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Property or property relations are fundamental social relations in which relations between people become expressed as relations between people and things.

The ownership of property constitutes a social relation in as far as that ownership affects the lives of other people. So, for example, a labourer in capitalism is the owner of their own capacity to work, but when they sell it on a day to day basis, it becomes the property of a capitalist who obtains the right to use it, and the right to profit from it. Ownership over the means of production is the most important social relation of this kind, since it gives the owning class control over the labour process. Since this process is essential to human subsistence, it also gives them power over labourers.

Communist society removes the existence of bourgeois property; it does not remove the form of property which we have over ourselves, our own choices and thoughts, our own expressions and ideas. In communist society, while all people wholly own themselves individually, they also own in common the means of production. Communist society does away with distinctively capitalist property relations; while in the human sense it strengthens property relations.

Personal and private property[edit]

Karl Marx is clear in the Communist Manifesto that the aim of communism is the abolition of bourgeois property, not any form of property at all.

The distinguishing feature of Communism is not the abolition of property generally, but the abolition of bourgeois property. But modern bourgeois private property is the final and most complete expression of the system of producing and appropriating products, that is based on class antagonisms, on the exploitation of the many by the few.

In this sense, the theory of the Communists may be summed up in the single sentence: Abolition of private property.

We Communists have been reproached with the desire of abolishing the right of personally acquiring property as the fruit of a man’s own labour, which property is alleged to be the groundwork of all personal freedom, activity and independence.

Hard-won, self-acquired, self-earned property! Do you mean the property of petty artisan and of the small peasant, a form of property that preceded the bourgeois form? There is no need to abolish that; the development of industry has to a great extent already destroyed it, and is still destroying it daily.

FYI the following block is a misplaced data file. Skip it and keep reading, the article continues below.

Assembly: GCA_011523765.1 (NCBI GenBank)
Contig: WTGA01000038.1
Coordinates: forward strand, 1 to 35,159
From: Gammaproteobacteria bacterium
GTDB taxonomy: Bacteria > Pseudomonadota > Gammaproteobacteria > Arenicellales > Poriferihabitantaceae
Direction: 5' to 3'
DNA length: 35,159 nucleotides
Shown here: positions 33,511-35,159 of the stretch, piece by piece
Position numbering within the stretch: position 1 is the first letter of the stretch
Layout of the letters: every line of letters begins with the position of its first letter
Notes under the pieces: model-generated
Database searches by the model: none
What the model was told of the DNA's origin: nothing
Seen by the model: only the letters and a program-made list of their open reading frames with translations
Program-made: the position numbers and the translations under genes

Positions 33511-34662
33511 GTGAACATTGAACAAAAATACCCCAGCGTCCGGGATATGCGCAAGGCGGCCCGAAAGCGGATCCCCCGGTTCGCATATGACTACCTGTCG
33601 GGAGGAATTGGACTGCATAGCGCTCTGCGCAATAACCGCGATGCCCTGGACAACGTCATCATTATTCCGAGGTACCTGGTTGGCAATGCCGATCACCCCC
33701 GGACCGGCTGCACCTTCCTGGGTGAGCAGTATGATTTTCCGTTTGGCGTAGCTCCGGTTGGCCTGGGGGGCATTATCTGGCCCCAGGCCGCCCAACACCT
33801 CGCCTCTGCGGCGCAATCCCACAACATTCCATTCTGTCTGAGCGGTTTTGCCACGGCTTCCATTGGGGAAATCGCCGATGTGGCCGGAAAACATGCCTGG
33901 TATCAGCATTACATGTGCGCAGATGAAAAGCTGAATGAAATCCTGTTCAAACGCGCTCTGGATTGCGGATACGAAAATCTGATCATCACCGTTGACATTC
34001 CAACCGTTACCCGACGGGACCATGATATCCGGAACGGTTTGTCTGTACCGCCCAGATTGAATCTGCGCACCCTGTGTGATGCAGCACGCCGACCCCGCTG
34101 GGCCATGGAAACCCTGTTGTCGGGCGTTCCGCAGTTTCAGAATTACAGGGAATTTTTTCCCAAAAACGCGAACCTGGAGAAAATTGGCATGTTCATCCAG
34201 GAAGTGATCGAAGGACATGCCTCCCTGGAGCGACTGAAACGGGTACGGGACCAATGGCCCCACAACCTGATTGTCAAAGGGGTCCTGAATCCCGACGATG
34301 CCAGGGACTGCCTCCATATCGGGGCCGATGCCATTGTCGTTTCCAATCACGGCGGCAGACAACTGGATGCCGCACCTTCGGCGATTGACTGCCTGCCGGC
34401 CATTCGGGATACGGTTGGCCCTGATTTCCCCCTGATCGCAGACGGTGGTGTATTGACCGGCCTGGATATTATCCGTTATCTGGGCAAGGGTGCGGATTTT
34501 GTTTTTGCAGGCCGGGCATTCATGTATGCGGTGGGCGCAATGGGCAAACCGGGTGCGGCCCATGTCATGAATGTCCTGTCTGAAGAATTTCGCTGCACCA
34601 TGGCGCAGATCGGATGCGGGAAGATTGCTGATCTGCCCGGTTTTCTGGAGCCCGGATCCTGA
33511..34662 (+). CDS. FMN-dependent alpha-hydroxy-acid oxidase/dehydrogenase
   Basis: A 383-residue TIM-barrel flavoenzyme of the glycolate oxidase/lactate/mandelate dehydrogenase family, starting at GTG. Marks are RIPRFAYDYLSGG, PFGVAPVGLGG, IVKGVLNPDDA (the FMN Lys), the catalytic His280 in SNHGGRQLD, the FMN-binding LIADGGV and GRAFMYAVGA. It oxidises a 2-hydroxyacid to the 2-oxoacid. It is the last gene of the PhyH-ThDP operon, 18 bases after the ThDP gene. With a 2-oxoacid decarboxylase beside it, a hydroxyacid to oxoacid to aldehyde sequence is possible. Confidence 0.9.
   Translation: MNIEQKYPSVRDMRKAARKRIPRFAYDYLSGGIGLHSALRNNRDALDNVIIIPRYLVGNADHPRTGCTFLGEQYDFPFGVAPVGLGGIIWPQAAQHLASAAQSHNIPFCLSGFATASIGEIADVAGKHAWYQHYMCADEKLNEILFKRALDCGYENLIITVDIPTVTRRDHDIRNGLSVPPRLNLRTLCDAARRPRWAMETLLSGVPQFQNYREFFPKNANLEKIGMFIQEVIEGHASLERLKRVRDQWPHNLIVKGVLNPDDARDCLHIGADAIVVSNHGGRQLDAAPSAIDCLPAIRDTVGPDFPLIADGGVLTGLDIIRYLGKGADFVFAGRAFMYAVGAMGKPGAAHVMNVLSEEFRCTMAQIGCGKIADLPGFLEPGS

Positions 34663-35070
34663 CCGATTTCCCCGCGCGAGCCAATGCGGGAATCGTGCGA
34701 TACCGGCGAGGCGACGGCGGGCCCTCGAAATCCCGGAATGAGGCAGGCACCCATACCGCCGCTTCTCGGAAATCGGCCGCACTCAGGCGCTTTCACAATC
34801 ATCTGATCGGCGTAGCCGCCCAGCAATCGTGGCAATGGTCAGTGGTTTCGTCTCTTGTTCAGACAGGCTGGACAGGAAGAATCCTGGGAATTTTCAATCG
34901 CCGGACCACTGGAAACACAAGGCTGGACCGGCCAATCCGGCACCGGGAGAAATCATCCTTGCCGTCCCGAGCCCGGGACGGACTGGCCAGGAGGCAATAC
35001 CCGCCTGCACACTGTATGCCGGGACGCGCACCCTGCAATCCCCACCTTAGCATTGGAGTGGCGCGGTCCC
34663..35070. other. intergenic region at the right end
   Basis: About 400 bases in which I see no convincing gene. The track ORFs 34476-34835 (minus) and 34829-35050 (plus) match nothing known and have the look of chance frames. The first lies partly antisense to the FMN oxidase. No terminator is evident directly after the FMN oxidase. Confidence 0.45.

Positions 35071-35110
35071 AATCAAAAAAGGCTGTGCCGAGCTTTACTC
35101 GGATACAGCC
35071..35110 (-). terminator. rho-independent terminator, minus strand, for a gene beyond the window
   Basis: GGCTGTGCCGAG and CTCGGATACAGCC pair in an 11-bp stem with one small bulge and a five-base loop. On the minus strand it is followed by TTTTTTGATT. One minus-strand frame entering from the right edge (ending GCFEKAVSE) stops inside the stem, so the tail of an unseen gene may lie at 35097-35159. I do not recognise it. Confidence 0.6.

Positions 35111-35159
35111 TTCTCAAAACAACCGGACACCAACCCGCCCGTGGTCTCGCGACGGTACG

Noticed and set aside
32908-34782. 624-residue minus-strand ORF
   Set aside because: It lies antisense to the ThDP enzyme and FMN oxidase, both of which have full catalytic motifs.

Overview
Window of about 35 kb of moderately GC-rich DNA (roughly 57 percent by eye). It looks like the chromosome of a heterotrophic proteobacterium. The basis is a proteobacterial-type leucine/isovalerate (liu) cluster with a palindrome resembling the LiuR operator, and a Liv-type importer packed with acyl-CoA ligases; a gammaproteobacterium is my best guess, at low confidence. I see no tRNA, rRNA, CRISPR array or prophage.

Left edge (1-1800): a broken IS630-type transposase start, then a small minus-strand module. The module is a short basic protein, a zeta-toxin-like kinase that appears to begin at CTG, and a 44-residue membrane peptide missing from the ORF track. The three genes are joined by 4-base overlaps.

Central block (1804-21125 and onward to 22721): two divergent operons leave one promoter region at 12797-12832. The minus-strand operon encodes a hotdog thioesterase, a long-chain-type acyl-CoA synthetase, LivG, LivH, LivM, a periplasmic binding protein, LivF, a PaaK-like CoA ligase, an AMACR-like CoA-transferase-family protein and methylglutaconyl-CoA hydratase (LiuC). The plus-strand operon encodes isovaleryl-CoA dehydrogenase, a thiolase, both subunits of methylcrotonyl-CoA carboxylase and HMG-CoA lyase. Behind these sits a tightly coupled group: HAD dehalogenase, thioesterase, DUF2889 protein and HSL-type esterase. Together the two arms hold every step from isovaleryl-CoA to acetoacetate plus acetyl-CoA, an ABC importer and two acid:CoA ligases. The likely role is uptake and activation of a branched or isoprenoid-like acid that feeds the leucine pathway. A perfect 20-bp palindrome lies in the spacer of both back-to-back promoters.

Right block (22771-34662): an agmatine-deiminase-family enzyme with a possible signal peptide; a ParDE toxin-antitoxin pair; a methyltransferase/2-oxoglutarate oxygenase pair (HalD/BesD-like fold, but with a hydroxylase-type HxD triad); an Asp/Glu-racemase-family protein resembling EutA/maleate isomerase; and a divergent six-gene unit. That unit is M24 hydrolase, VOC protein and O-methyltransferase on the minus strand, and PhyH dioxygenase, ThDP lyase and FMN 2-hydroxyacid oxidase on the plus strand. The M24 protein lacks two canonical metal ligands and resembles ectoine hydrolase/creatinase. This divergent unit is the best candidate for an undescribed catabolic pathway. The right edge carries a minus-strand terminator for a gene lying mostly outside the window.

Or do you mean the modern bourgeois private property?

But does wage-labour create any property for the labourer? Not a bit. It creates capital, i.e., that kind of property which exploits wage-labour, and which cannot increase except upon condition of begetting a new supply of wage-labour for fresh exploitation. Property, in its present form, is based on the antagonism of capital and wage labour. [Marx, Communist Manifesto, Chapter 2]

Later socialists have invented the popular distinction between personal and private property.

As Marx describes in the passage cited above, private property involves the appropriation of a worker's labour by someone else, and because of this creates class antagonisms. This property is only useful to the owner because they're able to exclude others from it. A factory, for instance, is valuable because workers will need the owner's permission to work in it. If the owner didn't have this right to exclude, workers would be able to organise productive activity on their own terms, and have no reason to award the owner any part of the product. The factory would thus be completely worthless to him. Because of his rights, however, the owner can coerce the workers to enter into wage labour and make a nice profit via exploitation.

You cannot say the same about personal property, which is held for its use-value to you personally. To someone who doesn't intend to use their house for speculation on the market, it doesn't matter one bit whether others are interested in accessing it. Their aim is to enjoy the shelter it provides. They might still have some right to exclude others from it to ensure their own privacy, but they do not use this right to force others into special relations with them, they only want to be left alone.

Criticisms of the distinction[edit]

Hegelian Philosophy[edit]

For Hegel, the right to property was the fundamental premise for being truly a person: “The rationale of property is to be found not in the satisfaction of needs but in the supersession of the pure subjectivity of personality. In his property a person exists for the first time as reason”, and he defines the moments of Property as Possession (“The will has its embodiment in something positive”), Use (“the will to possess something must express itself”) and Alienation (i.e. selling or giving the thing).[1]

Hegel also made a particular point of excluding the possibility of the “kinds of things” being property, only individual things. He also regarded making collective property of anything which was capable of being the property of an individual as a grave mistake.


Marxists Internet Archive Encyclopedia
This page was originally adapted from an MIA Encyclopedia entry written by Brian Baggins and/or Andy Blunden.

It is subject to CC BY-SA 2.0.